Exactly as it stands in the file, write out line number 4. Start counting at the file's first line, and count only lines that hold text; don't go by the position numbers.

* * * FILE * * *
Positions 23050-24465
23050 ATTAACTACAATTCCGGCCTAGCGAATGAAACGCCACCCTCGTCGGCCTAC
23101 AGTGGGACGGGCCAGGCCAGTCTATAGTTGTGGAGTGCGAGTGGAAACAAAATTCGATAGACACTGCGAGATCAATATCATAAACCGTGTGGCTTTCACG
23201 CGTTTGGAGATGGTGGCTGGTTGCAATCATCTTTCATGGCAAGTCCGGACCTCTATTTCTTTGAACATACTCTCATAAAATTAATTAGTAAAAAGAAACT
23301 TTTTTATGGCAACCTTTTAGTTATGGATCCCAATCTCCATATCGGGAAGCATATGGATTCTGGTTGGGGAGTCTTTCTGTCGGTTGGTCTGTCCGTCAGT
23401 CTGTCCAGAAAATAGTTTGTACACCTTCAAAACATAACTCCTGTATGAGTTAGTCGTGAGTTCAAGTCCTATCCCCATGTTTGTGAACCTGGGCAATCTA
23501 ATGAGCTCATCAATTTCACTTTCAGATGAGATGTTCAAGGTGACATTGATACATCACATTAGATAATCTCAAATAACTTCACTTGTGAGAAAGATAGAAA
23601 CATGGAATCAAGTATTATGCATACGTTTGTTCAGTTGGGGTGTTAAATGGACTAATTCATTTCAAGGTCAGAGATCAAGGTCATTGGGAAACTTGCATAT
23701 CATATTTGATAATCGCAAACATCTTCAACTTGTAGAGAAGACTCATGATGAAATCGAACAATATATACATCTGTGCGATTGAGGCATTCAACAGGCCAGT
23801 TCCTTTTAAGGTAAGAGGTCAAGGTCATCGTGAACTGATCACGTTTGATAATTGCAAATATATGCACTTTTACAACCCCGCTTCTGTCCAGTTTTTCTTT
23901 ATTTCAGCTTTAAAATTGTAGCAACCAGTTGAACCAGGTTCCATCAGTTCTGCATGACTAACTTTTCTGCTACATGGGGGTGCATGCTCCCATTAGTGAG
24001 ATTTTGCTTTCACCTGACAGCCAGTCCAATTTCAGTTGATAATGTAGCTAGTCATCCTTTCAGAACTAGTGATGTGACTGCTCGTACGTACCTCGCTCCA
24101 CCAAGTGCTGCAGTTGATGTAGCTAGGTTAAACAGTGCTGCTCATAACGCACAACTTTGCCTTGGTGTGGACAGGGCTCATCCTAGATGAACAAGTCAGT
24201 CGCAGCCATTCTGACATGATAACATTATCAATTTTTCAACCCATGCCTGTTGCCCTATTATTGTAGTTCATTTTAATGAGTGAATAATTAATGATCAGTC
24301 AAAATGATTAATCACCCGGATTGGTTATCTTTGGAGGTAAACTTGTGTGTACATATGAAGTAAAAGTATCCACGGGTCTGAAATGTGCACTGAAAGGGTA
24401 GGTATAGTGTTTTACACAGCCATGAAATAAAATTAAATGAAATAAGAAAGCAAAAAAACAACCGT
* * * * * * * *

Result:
23201 CGTTTGGAGATGGTGGCTGGTTGCAATCATCTTTCATGGCAAGTCCGGACCTCTATTTCTTTGAACATACTCTCATAAAATTAATTAGTAAAAAGAAACT